Chan: A Strong Leader for the GSC

Tomorrow evening, Graduate Student Council representatives will vote in a contested election for GSC President for the first time in three years. From among the three candidates, Alex H. Chan stands out in his experience, vision, and dynamism, and we believe that Chan is the best person to lead the GSC in the coming year.

Charles A. Gammal, a relative newcomer to the GSC, focuses his platform on initiating sweeping reforms to the GSC’s internal structure. He wants to empower Council members by having more substantial discussions in Council. Additionally, he would encourage individual Representatives to become more involved as shareholders in the GSC, such as by serving on Institute Committees. Unfortunately, Gammal lacks the concrete ideas, knowledge, and experience to guide the increased participation he desires. Apart from his calls for reform, his platform has little else of substance. Ultimately, he does not have enough experience with the GSC or knowledge of the MIT administration to effectively serve as GSC President.

Paul R. Monasterio has served as co-chair of the Academic, Research, and Careers Committee of the GSC for the past year, and he has served as Tang Hall President for the last two years. His rather moderate platform focuses on improving communication between the graduate student body and the GSC and between the GSC and the administration, as well as reviewing GSC spending and developing an improved system for archiving GSC information. However, his approach to improving student engagement is, on the whole, rather passive. After the struggles of the Task Force on Student Engagement this year, the GSC needs an assertive leader to continue to push the administration and capitalize on the progress made by the current GSC.

Alex H. Chan (also a Tech staff photographer) has a record of being such a leader. As co-chair of the GSC’s Housing and Community Affairs Committee this past year, Chan has repeatedly demonstrated his ability to effect policy changes by approaching the administration with concrete requests, backed up by actual data. Perhaps most notably, Chan was instrumental in creating the new dental plan for graduate students, which he hopes to expand and improve even further next year.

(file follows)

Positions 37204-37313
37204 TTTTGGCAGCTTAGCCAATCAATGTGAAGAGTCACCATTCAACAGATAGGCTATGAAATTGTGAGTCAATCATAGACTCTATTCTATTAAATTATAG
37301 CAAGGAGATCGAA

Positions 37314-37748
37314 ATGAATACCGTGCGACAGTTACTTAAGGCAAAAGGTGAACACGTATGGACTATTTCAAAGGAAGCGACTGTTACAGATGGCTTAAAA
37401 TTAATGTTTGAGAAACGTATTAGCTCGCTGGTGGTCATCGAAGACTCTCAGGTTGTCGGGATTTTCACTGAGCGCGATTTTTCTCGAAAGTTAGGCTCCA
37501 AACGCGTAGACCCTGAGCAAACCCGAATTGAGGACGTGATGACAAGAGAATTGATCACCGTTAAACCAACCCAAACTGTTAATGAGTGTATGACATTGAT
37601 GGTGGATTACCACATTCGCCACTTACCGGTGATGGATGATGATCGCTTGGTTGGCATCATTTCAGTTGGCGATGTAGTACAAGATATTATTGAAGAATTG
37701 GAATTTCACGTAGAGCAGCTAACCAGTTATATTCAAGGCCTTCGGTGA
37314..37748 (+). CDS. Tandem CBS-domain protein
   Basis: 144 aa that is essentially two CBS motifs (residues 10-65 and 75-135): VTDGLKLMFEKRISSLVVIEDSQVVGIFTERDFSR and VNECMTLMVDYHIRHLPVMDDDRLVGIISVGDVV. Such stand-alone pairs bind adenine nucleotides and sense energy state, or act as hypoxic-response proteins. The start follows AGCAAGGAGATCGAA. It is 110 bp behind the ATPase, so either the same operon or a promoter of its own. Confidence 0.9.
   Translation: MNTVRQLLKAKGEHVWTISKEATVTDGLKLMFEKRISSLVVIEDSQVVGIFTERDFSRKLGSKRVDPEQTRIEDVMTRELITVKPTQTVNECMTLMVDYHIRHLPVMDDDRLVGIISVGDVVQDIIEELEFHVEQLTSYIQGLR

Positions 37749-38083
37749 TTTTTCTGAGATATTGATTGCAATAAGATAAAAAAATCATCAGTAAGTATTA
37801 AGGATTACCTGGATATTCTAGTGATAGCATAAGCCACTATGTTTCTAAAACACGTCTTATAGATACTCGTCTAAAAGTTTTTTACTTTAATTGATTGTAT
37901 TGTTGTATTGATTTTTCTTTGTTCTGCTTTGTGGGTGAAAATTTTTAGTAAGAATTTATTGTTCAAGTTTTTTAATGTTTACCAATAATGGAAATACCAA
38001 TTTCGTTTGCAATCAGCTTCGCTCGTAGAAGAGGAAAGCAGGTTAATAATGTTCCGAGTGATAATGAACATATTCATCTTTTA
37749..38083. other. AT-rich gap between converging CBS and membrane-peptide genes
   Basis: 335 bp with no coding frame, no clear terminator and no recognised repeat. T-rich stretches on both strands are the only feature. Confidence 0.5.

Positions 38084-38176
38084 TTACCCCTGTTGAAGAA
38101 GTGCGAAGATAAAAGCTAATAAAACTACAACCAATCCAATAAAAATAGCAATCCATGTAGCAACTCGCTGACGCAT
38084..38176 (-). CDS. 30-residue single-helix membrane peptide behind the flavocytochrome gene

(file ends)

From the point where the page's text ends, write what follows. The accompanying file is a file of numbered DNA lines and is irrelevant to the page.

Chan has also been involved in a wide range of other activities and efforts in the GSC, including organizing major events such as the Graduate Orientation iFest, the first BU-MIT Party, and the new Grad Gift campaign. Additionally, he has been active beyond MIT in the formation of the Boston Graduate Leadership Organization, an innovative forum for Boston area schools to share ideas about graduate student government and to foster collaboration across universities.

Beyond working to improve student engagement, Chan plans to reel in the GSC’s spending habits and work to more deeply involve Council members and Institute Committee representatives. While other candidates have expressed similar goals, Chan has the most specific knowledge of the GSC and of the administration’s internal workings and is therefore most likely to push the GSC forward over the next year.

Overall, Chan possesses the broadest range of experiences in the GSC and the strongest connections with the administration. His goals, while ambitious, build upon the successes of the current GSC and are backed up by a concrete plan for facilitating change. The editorial board endorses Alex H. Chan for GSC President.